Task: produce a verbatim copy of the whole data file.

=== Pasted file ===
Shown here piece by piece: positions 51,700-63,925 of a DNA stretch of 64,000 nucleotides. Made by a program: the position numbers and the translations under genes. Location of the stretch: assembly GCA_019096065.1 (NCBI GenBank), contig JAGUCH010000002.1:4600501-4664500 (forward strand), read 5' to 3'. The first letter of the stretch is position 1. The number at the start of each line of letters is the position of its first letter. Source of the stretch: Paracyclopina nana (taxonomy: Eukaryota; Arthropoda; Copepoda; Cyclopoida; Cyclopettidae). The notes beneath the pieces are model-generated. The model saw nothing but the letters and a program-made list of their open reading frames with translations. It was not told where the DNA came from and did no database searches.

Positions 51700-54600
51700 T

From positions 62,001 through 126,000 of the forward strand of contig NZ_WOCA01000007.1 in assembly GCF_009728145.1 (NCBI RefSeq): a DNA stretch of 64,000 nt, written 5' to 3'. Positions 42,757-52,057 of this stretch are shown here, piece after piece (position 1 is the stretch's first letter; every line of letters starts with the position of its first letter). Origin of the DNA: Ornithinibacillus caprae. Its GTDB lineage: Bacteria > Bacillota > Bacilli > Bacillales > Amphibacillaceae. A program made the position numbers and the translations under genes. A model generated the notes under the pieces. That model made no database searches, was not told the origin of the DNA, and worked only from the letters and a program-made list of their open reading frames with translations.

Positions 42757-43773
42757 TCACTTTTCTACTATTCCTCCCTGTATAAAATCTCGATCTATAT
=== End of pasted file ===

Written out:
Shown here piece by piece: positions 51,700-63,925 of a DNA stretch of 64,000 nucleotides. Made by a program: the position numbers and the translations under genes. Location of the stretch: assembly GCA_019096065.1 (NCBI GenBank), contig JAGUCH010000002.1:4600501-4664500 (forward strand), read 5' to 3'. The first letter of the stretch is position 1. The number at the start of each line of letters is the position of its first letter. Source of the stretch: Paracyclopina nana (taxonomy: Eukaryota; Arthropoda; Copepoda; Cyclopoida; Cyclopettidae). The notes beneath the pieces are model-generated. The model saw nothing but the letters and a program-made list of their open reading frames with translations. It was not told where the DNA came from and did no database searches.

Positions 51700-54600
51700 T

From positions 62,001 through 126,000 of the forward strand of contig NZ_WOCA01000007.1 in assembly GCF_009728145.1 (NCBI RefSeq): a DNA stretch of 64,000 nt, written 5' to 3'. Positions 42,757-52,057 of this stretch are shown here, piece after piece (position 1 is the stretch's first letter; every line of letters starts with the position of its first letter). Origin of the DNA: Ornithinibacillus caprae. Its GTDB lineage: Bacteria > Bacillota > Bacilli > Bacillales > Amphibacillaceae. A program made the position numbers and the translations under genes. A model generated the notes under the pieces. That model made no database searches, was not told the origin of the DNA, and worked only from the letters and a program-made list of their open reading frames with translations.

Positions 42757-43773
42757 TCACTTTTCTACTATTCCTCCCTGTATAAAATCTCGATCTATAT